Having Difficulty Paying Your Taxes?

The deadline for self-assessment passed on 31st January and therefore HMRC will assume that all tax returns have been submitted and tax bills settled. Businesses and individuals that have failed to do so could be liable for additional charges and penalties. However, if you are having difficulty paying your taxes there are a few options available to help you.

Extending the Payment Deadline

It is important to notify HMRC as soon as possible if you realise you won’t be able to settle your tax bill by the deadline. You will then have the opportunity to discuss an alternative payment arrangement.

HMRC usually like to come to an agreement as it means there is a provision for recovering the monies owed. The chances of coming to a satisfactory arrangement will be significantly higher if this conversation is had before the self-assessment deadline. It may still be possible to come to an agreement after the deadline although this can be more difficult and time consuming.

HMRC will not agree to a payment plan without gaining a full understanding of your income, expenses, assets and any savings and investments. You must also present a detailed case of the steps you plan to take to settle your tax bill.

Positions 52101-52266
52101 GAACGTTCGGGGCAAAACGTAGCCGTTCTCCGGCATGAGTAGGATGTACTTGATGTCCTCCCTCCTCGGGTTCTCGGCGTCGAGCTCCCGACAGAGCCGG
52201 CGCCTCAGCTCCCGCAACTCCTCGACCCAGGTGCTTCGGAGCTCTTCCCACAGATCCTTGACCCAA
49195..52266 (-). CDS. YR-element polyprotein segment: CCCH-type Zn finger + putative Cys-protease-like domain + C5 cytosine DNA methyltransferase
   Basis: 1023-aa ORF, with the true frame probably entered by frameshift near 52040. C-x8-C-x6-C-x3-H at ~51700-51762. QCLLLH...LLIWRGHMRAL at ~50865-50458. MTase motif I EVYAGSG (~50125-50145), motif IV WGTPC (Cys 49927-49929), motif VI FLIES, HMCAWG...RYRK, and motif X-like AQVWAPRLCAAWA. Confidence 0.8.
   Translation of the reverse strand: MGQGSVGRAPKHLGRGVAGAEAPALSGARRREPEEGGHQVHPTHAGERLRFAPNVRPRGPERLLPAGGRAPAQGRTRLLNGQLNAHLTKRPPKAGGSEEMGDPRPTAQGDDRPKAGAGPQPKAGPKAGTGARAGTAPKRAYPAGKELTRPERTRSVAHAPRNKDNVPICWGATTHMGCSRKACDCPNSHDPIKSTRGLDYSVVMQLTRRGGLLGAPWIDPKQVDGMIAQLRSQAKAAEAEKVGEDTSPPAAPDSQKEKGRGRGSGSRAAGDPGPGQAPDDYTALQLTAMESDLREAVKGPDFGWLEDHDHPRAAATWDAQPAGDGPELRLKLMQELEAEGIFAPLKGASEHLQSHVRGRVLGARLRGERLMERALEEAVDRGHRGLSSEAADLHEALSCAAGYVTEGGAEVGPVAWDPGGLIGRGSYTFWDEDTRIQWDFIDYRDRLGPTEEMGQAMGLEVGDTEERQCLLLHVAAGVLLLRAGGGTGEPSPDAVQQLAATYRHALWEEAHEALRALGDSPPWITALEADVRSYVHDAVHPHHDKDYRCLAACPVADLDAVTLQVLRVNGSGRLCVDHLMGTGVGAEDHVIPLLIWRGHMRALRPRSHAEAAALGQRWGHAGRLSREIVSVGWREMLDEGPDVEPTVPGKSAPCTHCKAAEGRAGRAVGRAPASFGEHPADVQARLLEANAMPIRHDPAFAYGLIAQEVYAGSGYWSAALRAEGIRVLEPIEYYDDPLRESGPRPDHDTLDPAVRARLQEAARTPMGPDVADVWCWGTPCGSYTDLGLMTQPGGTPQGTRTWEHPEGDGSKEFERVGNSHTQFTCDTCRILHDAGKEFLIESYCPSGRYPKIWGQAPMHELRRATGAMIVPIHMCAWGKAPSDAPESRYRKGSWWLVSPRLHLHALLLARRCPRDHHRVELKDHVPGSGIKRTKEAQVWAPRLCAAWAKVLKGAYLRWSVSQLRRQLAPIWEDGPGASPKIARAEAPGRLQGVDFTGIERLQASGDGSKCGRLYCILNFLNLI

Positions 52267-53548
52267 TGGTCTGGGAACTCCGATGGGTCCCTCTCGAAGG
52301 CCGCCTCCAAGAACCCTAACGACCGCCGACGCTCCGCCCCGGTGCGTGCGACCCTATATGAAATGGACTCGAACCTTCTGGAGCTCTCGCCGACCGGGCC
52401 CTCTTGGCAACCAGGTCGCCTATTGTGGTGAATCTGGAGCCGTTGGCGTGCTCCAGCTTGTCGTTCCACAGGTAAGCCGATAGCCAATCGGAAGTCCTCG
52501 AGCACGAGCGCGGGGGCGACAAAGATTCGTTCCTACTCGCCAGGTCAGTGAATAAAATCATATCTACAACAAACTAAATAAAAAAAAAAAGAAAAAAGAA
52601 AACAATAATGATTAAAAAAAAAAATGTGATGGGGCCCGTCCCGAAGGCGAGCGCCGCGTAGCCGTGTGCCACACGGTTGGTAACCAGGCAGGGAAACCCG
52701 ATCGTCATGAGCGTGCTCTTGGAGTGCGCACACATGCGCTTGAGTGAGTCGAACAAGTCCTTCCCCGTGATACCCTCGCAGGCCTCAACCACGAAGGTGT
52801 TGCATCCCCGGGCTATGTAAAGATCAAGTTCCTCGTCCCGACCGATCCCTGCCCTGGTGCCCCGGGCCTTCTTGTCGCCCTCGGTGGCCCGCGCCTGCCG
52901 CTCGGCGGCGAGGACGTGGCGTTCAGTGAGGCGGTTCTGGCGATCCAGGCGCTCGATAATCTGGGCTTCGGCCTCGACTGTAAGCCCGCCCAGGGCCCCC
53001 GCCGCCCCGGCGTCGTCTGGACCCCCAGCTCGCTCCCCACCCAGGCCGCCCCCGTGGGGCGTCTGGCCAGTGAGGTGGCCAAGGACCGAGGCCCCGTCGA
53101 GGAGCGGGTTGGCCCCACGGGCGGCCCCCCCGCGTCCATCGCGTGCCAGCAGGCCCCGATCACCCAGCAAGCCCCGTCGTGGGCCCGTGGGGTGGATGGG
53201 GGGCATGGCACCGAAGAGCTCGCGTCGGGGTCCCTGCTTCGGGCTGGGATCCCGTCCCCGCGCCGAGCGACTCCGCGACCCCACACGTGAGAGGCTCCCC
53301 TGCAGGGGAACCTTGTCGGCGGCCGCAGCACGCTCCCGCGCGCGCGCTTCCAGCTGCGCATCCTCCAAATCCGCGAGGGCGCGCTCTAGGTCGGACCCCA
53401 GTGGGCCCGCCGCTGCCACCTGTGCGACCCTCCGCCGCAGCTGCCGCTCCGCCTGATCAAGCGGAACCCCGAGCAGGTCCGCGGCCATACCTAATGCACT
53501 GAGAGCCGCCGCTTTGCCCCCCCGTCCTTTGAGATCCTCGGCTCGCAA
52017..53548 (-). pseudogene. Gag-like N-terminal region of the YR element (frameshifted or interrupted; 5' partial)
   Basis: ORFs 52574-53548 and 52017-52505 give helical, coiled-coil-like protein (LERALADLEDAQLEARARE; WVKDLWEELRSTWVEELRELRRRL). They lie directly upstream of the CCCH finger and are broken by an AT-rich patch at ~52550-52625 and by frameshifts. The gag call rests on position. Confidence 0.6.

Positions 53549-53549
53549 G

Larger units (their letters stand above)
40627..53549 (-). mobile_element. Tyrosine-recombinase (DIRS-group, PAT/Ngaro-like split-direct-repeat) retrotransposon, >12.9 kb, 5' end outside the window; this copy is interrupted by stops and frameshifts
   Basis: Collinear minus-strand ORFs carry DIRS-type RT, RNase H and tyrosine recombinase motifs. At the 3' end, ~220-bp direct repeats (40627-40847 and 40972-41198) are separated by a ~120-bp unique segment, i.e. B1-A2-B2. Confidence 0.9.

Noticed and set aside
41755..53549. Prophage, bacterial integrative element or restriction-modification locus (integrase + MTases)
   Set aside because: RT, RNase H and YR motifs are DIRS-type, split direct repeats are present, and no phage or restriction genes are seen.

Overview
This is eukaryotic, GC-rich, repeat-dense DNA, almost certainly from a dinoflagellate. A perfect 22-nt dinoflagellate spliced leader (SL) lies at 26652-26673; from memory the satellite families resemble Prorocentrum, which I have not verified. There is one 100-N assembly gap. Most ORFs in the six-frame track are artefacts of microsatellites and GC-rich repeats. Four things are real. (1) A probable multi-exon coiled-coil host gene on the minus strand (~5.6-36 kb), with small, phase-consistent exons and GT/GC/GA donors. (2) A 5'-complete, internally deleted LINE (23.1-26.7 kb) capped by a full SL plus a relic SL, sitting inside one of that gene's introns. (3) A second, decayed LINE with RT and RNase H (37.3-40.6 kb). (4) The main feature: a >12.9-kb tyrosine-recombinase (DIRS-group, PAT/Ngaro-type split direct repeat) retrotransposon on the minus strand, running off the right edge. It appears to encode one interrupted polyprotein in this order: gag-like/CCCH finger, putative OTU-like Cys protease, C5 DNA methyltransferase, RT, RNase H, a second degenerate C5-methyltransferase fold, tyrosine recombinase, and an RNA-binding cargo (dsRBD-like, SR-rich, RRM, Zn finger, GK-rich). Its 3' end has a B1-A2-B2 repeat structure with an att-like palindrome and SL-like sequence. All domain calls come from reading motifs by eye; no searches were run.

You should have the below information ready before speaking to HMRC:

  • Reference Number
  • A breakdown of what you can settle immediately and the amount you cannot pay. Paying off a larger sum immediately will almost always work in your favour.
  • Time scale to pay off the pending amounts.
  • Steps you plan to take to settle the liability.
  • Any extenuating circumstances.
  • Bank account details.

All the information you provide to HMRC will then be used to determine whether you should pay any amount immediately.

Should HMRC agree to give you more time to pay, they may inquire about your spending habits and earnings of any family members. If due to unforeseen events/circumstances you are unable to pay, make sure HMRC is made aware straight away. Cases in which customers have gone bankrupt or had to pay a sudden and expected medical bill will be handled differently by HMRC as these circumstances were unplanned for.

Voluntarily not paying taxes due

It is good to note that, while there will be late payment fees and fines, HMRC can also take any steps they deem necessary to recover the money from you. HMRC dues must therefore always be given top priority.
Failure to reach a payment agreement with HMRC or failure to pay your liabilities can lead HMRC to;

  • Auction your possessions
  • Take money from bank account
  • Seek legal action
  • Forcefully shut down your company

HMRC do not always follow the list above in that order but they do take whatever action they deem necessary to recover the money owed.